In our day, at least among what passes as urbane and polite company, anything short of an enthusiastic affirmation of the full range of religious expression, including none, as anything other than the manifestation of an enriching difference, and as the enlightened antidote to any suggestion that some religion is true to the exclusion of others, means that one risks being stained with the dirtiest of modernist sobriquets: that of being a “fundamentalist”! In fact, this litmus test of liberality, dividing the drive toward acidic ethnoscleansing in the name of universal reason,1 on the one hand, from the base, parochial mythos of ein Volk, in the name of simple common sense, on the other, separates, from both sides, “us” against “them.” Anyone who has travelled widely among Friends, weaving their vine through our various branches, would be hard pressed to imagine that we do much if anything more than simply reproduce this dichotomy among ourselves, across which we, too, are polarized and, it seems to me, paralyzed—at least insofar as we might hope to think beyond our particular ideological boxes, insofar, that is, as we might hope to think.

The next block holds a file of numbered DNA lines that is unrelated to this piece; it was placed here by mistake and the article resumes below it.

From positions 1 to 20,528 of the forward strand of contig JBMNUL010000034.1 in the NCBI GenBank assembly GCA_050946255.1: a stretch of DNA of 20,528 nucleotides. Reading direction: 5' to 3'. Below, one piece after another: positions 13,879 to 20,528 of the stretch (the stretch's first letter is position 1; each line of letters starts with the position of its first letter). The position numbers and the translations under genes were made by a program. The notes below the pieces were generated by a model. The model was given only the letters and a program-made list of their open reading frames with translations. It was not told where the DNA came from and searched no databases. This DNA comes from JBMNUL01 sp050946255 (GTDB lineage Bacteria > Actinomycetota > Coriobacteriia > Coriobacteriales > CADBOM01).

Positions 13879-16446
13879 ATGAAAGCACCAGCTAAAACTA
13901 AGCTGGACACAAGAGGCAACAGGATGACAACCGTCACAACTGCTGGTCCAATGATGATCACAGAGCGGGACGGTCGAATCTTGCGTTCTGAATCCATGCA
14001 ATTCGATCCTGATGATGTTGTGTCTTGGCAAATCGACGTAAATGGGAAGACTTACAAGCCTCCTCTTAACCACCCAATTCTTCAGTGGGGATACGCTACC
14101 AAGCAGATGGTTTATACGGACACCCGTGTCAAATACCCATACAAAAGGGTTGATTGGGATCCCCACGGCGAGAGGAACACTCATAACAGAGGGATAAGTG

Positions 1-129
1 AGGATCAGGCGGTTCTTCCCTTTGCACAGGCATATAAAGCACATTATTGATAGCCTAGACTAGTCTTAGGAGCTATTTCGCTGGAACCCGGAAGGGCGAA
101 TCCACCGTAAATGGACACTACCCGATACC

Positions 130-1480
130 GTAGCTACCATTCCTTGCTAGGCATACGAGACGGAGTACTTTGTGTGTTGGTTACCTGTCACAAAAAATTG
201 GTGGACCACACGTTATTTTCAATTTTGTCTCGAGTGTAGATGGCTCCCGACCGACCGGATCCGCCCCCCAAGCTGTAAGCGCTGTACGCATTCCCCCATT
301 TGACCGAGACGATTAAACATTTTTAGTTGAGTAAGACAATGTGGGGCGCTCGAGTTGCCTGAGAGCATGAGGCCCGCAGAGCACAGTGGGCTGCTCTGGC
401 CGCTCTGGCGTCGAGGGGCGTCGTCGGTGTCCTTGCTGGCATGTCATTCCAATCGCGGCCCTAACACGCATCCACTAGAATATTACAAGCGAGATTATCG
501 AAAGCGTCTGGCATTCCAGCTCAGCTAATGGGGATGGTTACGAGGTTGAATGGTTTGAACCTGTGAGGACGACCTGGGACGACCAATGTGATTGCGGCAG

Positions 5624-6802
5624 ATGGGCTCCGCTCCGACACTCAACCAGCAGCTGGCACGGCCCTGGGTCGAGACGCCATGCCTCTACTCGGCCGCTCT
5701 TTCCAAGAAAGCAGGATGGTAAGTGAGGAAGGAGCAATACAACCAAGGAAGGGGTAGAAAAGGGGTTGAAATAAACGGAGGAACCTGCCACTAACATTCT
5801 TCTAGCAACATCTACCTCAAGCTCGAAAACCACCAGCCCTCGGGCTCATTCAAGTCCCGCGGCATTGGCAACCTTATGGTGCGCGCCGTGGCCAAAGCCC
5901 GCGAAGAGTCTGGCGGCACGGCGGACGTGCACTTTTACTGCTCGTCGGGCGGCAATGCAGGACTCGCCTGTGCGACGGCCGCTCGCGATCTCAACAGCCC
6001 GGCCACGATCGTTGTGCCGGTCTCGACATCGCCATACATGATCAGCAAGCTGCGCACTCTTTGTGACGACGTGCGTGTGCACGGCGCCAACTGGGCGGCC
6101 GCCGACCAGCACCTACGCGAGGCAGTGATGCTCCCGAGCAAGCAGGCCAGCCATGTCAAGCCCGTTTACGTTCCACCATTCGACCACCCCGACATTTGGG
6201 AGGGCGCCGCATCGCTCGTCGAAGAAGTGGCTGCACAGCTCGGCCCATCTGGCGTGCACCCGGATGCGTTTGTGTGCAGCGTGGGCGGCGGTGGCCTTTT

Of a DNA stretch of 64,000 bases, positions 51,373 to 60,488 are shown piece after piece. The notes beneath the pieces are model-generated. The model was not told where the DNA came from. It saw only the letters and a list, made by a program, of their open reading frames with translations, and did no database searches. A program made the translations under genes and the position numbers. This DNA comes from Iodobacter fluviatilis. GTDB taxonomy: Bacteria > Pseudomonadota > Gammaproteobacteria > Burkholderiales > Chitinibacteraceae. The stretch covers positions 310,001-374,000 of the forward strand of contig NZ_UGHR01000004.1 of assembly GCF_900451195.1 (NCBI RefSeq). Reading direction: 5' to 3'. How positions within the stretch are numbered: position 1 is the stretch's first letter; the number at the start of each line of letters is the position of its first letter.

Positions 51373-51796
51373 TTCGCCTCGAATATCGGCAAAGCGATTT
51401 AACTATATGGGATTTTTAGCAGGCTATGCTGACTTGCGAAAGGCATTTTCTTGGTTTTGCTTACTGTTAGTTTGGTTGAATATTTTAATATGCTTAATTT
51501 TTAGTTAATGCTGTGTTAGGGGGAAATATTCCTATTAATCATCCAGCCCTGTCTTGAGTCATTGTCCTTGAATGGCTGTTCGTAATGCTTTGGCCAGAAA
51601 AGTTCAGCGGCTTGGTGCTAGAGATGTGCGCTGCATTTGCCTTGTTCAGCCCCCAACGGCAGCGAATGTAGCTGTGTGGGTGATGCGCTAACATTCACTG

"The Wordless Mystical and the Spirituality of Belief,"
Quaker Religious Thought: Vol. 129, Article 5.
Available at: https://digitalcommons.georgefox.edu/qrt/vol129/iss1/5